Madrid — Representatives of Spain’s Jewish communities asked Catholic Church officials to return a former synagogue in Toledo during an interfaith conference in Madrid.
Isaac Querub, the president of the Federation of Jewish Communities in Spain, or FCJE, made the request Sunday during the 22nd meeting of the Catholic-Jewish Liaison Committee, a body set up by the Church in 1971 to serve as its official point of contact with worldwide Jewish communities.
“What would be a better act of generosity and reconciliation than the return of the Grand Synagogue of Toledo to the Jewish people and particularly to the Jewish community of Spain, as a symbol of dialog between Jews and Christians,” Querub said Sunday according to the El Razon daily.
A statement by FCJE said that “in addition to fine words, Querub made a concrete request.”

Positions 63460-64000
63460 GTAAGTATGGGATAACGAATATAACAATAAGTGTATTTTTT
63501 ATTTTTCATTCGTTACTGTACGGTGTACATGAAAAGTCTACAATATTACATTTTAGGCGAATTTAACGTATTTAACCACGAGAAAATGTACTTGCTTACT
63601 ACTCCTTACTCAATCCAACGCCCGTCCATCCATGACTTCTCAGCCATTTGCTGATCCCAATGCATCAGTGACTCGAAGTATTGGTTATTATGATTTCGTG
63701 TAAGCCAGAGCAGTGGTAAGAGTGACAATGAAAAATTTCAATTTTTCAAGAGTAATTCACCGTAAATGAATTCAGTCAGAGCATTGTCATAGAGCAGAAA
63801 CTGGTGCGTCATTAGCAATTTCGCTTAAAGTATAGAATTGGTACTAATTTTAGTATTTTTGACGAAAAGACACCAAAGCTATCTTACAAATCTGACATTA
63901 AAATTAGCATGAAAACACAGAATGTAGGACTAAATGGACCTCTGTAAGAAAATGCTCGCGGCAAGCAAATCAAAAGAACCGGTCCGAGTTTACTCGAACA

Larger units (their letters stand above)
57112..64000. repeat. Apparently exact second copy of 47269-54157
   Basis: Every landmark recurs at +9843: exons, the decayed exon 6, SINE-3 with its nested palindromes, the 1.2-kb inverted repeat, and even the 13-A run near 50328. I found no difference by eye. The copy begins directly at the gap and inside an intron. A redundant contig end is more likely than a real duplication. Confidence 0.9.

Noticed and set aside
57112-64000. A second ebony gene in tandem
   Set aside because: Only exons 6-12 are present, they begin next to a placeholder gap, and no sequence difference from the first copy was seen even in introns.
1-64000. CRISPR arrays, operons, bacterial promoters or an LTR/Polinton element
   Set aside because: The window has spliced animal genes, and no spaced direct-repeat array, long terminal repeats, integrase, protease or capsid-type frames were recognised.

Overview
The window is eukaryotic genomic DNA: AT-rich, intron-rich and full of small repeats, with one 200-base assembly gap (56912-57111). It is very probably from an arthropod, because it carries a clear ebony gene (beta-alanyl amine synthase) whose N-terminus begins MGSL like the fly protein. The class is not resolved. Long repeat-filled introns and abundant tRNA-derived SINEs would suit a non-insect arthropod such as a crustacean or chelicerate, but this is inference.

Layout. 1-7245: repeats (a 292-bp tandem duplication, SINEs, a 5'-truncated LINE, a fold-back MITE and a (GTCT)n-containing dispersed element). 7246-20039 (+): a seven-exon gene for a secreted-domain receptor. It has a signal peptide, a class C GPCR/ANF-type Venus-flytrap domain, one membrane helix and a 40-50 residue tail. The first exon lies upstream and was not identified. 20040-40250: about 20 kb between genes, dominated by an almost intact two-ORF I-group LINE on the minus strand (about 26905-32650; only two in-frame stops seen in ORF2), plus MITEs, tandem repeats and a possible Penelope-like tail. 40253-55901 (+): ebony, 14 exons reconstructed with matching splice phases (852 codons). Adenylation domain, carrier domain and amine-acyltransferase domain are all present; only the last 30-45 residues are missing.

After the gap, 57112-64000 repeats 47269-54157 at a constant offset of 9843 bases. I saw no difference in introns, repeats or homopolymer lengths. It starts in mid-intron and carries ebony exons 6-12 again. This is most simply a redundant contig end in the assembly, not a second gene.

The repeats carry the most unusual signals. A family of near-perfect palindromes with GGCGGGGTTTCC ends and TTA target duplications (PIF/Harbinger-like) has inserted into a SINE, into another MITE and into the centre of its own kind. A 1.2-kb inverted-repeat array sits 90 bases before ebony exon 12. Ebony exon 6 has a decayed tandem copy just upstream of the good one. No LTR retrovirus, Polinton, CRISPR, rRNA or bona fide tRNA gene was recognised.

The building, which is owned by the Spanish Catholic Church, “is not being used as a house of worship of any kind these days,” FCJE’s communications director, Maria Royo told JTA. She said the federation has not received a response from the Church.
Originally known as the Ibn Shushan Synagogue, the 833-year-old building is one of Spain’s most popular museums. It drew approximately 300,000 visitors in 2010, half of them locals.
The four-day conference in Madrid aims to enhance Jewish-Christian cooperation on combating intolerance, organizers told JTA, and is attended by 22 Jewish community leaders from countries such as Panama, Poland, Argentina, Israel, France and Canada.
The Jewish leaders met with church officials including Cardinal Kurt Koch, president of the Pontifical Council for Promoting Christian Unity; and Cardinal Antonio Maria Rouco Varela of Spain.